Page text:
WAR stands for Web application ARchive. A Web application is a group of HTML pages, JSP pages, servlets, resources and source file, which can be managed as a single unit. A Web archive (WAR) file is a packaged(zipped/compressed) Web application. WAR files can be used to import a Web application into a Web server.

Here’s how to compress a ‘myWebApp’ web application into a “Web Archive” file named myWebApp.war so that you can easily transport it to another server.
* Open a command prompt and cd to
<Tomcat_home>\webapps\myWebApp
* Use the java archive command ‘jar’ to bundle up your application
jar -cvf myWebApp.war *

or go to one level before your web application folder  the folder you want to package as Web Archieve
you file is somewhere like d:\webapps\myWebApp
d:>cd webapps
d:\webapps:>jar -cvf myWebApp.war myWebApp

In English, “compress everything in this directory into a file named myWebApp.war”
(c=create, v=verbose, f=file)

Now you can copy myWebApp.war to any the webapps directory on a new Tomcat Server. When you save the file to a new server BE SURE not to save it as a ZIP file, choose “all files”. If Tomcat is running on the new server the war file will be automatically installed as soon as you save it. If not, start up Tomcat on the new server to install the application after you have saved it. Do NOT attempt to unzip the war file or do any installation yourself. Tomcat will do everything for you!

When the server is restarted it will automatically uncompress the files and recreate a web application named ‘myWebApp’.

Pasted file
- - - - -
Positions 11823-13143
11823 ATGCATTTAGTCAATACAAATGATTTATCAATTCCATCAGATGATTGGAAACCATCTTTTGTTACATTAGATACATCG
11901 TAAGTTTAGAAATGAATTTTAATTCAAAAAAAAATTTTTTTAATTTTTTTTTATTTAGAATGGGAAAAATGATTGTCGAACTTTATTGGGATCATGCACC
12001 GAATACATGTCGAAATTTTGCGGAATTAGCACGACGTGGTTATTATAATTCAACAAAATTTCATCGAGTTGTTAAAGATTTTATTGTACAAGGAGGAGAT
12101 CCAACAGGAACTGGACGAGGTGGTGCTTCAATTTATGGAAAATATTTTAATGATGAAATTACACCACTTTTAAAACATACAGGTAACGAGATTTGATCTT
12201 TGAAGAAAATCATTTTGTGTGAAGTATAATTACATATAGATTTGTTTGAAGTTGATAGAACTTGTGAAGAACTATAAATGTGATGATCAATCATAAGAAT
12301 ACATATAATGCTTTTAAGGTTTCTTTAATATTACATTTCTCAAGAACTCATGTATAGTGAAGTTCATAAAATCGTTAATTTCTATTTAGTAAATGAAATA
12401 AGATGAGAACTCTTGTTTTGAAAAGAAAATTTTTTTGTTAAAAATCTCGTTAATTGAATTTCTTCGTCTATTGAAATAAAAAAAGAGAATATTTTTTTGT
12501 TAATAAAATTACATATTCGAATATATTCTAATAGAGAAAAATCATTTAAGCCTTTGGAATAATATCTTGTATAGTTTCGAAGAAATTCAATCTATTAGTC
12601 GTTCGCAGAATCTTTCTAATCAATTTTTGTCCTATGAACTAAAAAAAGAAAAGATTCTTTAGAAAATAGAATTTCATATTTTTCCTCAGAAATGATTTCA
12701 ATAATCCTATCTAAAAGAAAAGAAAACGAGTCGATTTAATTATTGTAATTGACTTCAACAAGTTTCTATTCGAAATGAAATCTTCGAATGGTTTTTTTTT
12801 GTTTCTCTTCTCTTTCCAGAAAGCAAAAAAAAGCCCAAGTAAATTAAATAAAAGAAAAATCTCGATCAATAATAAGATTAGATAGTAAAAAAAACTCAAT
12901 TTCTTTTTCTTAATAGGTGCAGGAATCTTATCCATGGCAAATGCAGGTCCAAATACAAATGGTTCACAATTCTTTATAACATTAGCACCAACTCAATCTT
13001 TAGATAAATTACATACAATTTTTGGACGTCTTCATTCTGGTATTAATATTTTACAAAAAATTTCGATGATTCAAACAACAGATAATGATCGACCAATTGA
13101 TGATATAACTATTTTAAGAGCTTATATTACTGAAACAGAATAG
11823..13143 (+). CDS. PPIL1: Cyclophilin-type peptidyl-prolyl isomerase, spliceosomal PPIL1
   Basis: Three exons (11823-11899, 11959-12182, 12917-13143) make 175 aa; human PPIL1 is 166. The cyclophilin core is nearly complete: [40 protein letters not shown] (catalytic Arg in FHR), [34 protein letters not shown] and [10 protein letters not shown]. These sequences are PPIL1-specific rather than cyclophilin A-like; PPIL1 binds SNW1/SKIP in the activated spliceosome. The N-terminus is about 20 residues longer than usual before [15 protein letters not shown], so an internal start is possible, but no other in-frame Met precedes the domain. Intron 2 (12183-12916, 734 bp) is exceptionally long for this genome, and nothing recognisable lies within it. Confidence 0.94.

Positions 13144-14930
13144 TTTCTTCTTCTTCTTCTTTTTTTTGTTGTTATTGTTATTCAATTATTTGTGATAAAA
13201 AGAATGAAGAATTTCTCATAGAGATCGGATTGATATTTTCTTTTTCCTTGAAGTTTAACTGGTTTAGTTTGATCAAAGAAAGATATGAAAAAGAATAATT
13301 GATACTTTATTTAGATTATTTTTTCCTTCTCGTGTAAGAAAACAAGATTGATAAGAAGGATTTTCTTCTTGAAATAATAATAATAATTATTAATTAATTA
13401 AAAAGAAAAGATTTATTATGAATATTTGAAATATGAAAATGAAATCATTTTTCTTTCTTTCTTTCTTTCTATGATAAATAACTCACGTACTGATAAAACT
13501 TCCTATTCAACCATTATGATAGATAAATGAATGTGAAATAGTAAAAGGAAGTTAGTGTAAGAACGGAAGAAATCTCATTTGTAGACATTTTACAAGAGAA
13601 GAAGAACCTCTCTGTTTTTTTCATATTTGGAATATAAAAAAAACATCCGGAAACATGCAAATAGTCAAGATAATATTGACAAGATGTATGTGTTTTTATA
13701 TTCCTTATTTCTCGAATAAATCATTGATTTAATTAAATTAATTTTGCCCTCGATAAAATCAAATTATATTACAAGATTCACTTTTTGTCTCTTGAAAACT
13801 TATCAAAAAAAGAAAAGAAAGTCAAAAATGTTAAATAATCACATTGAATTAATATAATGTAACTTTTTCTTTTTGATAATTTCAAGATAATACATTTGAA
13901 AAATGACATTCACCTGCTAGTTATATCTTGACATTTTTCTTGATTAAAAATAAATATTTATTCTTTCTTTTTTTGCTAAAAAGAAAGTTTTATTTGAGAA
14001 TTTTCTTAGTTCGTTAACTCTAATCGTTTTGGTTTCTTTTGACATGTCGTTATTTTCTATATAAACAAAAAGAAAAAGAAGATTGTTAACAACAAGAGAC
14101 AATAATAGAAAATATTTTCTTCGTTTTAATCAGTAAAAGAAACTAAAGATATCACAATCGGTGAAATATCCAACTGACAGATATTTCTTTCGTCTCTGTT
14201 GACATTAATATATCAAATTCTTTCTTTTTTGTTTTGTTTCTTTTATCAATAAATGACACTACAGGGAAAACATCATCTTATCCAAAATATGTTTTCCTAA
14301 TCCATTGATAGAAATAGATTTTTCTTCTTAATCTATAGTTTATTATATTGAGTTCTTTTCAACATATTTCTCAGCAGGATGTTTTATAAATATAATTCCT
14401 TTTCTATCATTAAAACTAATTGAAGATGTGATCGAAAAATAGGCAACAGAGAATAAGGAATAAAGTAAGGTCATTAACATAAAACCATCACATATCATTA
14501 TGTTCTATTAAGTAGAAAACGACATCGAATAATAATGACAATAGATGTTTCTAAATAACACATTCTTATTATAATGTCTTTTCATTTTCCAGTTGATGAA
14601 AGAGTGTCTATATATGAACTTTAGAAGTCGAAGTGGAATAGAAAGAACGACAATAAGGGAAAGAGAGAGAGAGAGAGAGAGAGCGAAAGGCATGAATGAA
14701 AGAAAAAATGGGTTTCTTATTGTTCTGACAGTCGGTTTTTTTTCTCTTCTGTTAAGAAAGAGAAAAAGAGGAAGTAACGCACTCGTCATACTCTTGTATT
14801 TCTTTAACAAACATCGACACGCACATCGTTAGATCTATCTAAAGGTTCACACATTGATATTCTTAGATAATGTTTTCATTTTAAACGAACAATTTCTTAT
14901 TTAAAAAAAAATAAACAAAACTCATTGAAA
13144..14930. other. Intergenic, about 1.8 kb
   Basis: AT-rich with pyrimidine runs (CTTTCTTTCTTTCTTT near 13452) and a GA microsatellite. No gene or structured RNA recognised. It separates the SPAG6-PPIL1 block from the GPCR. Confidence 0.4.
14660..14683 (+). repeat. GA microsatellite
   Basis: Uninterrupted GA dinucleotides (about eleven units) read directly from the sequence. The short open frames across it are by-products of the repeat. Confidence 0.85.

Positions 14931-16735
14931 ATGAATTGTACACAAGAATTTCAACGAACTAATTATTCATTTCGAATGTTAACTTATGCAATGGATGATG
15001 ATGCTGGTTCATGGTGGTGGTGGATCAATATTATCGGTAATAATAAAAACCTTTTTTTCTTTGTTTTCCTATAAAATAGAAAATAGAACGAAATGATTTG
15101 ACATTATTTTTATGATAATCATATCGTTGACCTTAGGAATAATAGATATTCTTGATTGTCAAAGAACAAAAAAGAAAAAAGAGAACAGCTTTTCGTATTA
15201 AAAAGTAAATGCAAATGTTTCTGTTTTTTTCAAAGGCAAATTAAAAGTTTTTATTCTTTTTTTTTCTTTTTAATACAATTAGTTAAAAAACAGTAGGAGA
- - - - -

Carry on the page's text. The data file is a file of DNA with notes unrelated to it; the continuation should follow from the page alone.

How to create and deploy the jar to local repository using maven

Maven: Making a War and Jar at the Same Time
Maven 2 nice automates building WAR files, but it places your compiled classes in WEB-INF/classes instead of making a new jar in /WEB-INF/lib.

If you want your stuff to be compiled as a .jar as well as a .war, you can do this by specifying the jar goal in the command line:

[shell>mvn clean jar install

Note this will make myproject.jar in target/, not in target/myproject/WEB-INF/lib, so you will need to use the Ant plugin to move this stuff around.

But this is not always an option: for deep, modular builds using the reactor, you may want to build your whole thing using one “mvn install”. To do this, do the following:
Specify “war” packaging at the top of your pom.xml.
Then add the following to your build section.

<build>
</plugins>
<!–This plugin will create the jar for the project –>
<plugin>
<groupId>org.apache.maven.plugins</groupId>
<artifactId>maven-jar-plugin</artifactId>
<executions>
<execution>
<id>make-a-jar</id>
<phase>compile</phase>
<goals>
<goal>jar</goal>
</goals>
</execution>
</executions>
</plugin>
<!–This plugin will deploy the war in local repository–>
<plugin>
<groupId>org.apache.maven.plugins</groupId>
<artifactId>maven-install-plugin</artifactId>
<executions>
<execution>
<phase>install</phase>
<goals>
<goal>install-file</goal>
</goals>
<configuration>
<packaging>jar</packaging>
<artifactId>${project.artifactId}</artifactId>
<groupId>${project.groupId}</groupId>
<version>${project.version}</version>
<file>
${project.build.directory}/${project.artifactId}-${project.version}.jar
</file>
</configuration>
</execution>
</executions>
</plugin>
</plugins>
<build>